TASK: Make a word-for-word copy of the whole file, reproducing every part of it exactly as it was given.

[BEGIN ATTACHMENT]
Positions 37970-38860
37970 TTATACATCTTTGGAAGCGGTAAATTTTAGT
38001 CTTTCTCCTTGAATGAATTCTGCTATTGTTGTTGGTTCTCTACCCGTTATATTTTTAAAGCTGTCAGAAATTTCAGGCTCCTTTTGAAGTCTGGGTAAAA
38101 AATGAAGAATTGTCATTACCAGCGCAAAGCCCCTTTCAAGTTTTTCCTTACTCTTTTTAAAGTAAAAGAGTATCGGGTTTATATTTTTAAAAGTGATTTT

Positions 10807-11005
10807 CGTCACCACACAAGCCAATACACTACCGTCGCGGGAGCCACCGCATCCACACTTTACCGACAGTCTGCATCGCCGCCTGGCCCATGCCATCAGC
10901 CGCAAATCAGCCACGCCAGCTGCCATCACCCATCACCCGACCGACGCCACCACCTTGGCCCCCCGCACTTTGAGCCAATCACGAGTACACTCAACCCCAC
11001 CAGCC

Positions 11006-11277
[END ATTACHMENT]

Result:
Positions 37970-38860
37970 TTATACATCTTTGGAAGCGGTAAATTTTAGT
38001 CTTTCTCCTTGAATGAATTCTGCTATTGTTGTTGGTTCTCTACCCGTTATATTTTTAAAGCTGTCAGAAATTTCAGGCTCCTTTTGAAGTCTGGGTAAAA
38101 AATGAAGAATTGTCATTACCAGCGCAAAGCCCCTTTCAAGTTTTTCCTTACTCTTTTTAAAGTAAAAGAGTATCGGGTTTATATTTTTAAAAGTGATTTT

Positions 10807-11005
10807 CGTCACCACACAAGCCAATACACTACCGTCGCGGGAGCCACCGCATCCACACTTTACCGACAGTCTGCATCGCCGCCTGGCCCATGCCATCAGC
10901 CGCAAATCAGCCACGCCAGCTGCCATCACCCATCACCCGACCGACGCCACCACCTTGGCCCCCCGCACTTTGAGCCAATCACGAGTACACTCAACCCCAC
11001 CAGCC

Positions 11006-11277